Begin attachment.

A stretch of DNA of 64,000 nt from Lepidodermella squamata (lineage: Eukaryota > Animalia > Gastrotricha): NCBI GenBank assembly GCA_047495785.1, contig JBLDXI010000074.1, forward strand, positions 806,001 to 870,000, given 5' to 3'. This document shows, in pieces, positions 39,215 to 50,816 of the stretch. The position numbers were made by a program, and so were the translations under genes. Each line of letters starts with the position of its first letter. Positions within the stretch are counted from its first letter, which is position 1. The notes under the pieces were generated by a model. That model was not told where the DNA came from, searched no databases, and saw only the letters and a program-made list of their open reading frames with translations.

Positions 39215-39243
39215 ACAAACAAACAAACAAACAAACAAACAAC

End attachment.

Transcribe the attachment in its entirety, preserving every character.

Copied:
A stretch of DNA of 64,000 nt from Lepidodermella squamata (lineage: Eukaryota > Animalia > Gastrotricha): NCBI GenBank assembly GCA_047495785.1, contig JBLDXI010000074.1, forward strand, positions 806,001 to 870,000, given 5' to 3'. This document shows, in pieces, positions 39,215 to 50,816 of the stretch. The position numbers were made by a program, and so were the translations under genes. Each line of letters starts with the position of its first letter. Positions within the stretch are counted from its first letter, which is position 1. The notes under the pieces were generated by a model. That model was not told where the DNA came from, searched no databases, and saw only the letters and a program-made list of their open reading frames with translations.

Positions 39215-39243
39215 ACAAACAAACAAACAAACAAACAAACAAC